Transcript from the "Pure Functions Advantages" Lesson
>> Why are we doing this? [LAUGH] So you basically, if you're writing all your programs in terms of functions, you have all the math available to you. If you decide to not do that at any given point, you lose all the math, all at once. [LAUGH] So I am not a big.
[00:00:19] Until I got into functional programming, I didn't care about math. But now that it directly affects my programs and it makes them better, now I do and it's a lot of fun. So don't let that scare you away, it's just helpful to have.that at your fingertips. But that's the biggest reason I would say right off the bat, that you might wanna do this.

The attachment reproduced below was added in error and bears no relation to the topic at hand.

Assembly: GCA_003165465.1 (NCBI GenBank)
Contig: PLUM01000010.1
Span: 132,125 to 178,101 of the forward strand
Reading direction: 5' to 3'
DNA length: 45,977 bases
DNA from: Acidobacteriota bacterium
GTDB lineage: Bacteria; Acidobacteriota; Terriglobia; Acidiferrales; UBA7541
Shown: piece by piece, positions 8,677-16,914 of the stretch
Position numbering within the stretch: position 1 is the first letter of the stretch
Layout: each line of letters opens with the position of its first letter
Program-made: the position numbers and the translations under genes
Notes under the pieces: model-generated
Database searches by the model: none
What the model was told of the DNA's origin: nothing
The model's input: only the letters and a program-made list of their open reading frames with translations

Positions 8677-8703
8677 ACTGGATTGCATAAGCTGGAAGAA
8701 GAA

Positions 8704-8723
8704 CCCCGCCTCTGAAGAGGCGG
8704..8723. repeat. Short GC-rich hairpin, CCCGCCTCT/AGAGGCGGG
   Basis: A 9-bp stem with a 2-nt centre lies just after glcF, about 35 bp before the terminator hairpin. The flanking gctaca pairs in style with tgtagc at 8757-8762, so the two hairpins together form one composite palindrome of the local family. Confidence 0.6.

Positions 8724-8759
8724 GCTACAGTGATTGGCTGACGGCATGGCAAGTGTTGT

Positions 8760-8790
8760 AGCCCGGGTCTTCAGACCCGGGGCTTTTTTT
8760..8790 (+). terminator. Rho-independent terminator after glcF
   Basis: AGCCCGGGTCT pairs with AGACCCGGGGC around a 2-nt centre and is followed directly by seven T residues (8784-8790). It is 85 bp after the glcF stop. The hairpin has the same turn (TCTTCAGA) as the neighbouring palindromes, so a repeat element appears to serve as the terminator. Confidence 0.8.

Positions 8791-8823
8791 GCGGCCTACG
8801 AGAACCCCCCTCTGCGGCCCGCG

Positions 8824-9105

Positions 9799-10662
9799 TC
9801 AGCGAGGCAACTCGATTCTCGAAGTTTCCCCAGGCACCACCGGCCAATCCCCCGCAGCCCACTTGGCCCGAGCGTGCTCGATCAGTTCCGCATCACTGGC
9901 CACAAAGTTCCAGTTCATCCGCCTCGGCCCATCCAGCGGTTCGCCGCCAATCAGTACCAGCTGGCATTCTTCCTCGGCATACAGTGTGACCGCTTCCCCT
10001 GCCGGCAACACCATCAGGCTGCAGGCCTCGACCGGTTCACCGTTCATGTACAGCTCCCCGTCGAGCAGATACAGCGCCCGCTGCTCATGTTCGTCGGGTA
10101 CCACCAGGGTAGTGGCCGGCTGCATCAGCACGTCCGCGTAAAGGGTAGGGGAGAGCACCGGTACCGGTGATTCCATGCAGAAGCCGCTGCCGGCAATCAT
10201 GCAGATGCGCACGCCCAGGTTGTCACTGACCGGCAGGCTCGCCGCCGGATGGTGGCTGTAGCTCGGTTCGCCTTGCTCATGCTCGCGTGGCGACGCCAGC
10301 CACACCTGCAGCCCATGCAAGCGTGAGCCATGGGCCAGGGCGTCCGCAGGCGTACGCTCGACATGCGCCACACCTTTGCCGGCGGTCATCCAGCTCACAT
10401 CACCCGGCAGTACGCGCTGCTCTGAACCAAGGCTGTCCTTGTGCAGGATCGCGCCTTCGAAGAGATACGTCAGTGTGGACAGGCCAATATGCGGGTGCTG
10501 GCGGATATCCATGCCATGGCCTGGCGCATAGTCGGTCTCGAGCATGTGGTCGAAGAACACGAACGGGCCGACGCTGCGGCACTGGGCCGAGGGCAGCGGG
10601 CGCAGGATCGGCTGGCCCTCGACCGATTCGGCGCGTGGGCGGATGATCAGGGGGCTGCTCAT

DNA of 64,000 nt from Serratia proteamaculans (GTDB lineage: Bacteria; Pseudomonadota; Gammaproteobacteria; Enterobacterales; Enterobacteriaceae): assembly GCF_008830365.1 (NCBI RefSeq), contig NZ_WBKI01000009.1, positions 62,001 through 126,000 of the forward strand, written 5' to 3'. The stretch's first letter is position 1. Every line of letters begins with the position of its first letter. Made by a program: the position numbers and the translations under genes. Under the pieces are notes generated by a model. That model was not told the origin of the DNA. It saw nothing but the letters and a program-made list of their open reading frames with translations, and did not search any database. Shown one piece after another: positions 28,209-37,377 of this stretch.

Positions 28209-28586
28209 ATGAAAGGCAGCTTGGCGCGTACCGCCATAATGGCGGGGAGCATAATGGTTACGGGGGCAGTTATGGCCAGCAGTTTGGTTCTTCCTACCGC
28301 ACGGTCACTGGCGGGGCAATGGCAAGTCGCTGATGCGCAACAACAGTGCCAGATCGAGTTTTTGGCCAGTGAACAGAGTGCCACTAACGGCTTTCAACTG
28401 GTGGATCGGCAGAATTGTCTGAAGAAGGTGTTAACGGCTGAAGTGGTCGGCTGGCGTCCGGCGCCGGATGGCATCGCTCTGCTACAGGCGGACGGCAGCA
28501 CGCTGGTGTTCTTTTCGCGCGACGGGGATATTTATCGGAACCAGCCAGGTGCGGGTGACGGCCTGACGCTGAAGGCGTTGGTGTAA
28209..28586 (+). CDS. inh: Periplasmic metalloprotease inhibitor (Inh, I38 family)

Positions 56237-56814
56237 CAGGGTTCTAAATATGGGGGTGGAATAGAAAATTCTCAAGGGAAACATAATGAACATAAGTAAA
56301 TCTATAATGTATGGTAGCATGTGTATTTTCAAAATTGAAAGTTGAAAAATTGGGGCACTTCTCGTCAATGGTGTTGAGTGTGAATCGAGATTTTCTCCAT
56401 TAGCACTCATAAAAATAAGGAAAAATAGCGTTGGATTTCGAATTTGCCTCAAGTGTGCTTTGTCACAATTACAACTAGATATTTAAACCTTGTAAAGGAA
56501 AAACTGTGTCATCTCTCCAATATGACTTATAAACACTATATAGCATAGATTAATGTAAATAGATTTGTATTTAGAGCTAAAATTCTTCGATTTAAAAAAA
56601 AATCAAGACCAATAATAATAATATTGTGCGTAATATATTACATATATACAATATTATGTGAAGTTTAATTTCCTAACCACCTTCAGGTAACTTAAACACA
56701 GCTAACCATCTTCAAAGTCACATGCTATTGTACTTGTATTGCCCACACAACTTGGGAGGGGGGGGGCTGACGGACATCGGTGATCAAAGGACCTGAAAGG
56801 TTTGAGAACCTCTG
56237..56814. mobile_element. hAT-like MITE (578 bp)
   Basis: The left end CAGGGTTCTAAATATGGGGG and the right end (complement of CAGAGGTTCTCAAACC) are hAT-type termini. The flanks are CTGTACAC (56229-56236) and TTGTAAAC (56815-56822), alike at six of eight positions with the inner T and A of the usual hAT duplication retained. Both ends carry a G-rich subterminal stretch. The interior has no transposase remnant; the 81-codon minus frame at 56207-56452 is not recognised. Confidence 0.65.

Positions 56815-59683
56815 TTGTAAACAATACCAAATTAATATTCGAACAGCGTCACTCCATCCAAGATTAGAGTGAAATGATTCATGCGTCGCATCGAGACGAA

[00:00:37] In terms of just practical everyday stuff, your functions are reliable right, they always return the same output for inputs. They don't have these interesting edge cases that we didn't think about up front. They're portable, they're not,stuck in their environment, except for maybe that closure case. And we'll actually actively combat closures tomorrow.
[00:00:58] [LAUGH] But today, we're gonna be defining functions as portable as possible. And if you have to put them into closure, they're as portable within that closure. Reusable, yes. You get a lot of reusability out of this stuff, right, because they're not basically again, buried in their environment. They're portable.
[00:01:17] They're testable, same input to output,they're composable. And then finally, we have these properties, which is the math stuff I was about to talk about. But does anybody have any questions on this? Like, why are we doing this? [LAUGH] I mean, I'm doing it because Dan Abramov told me to do it, but.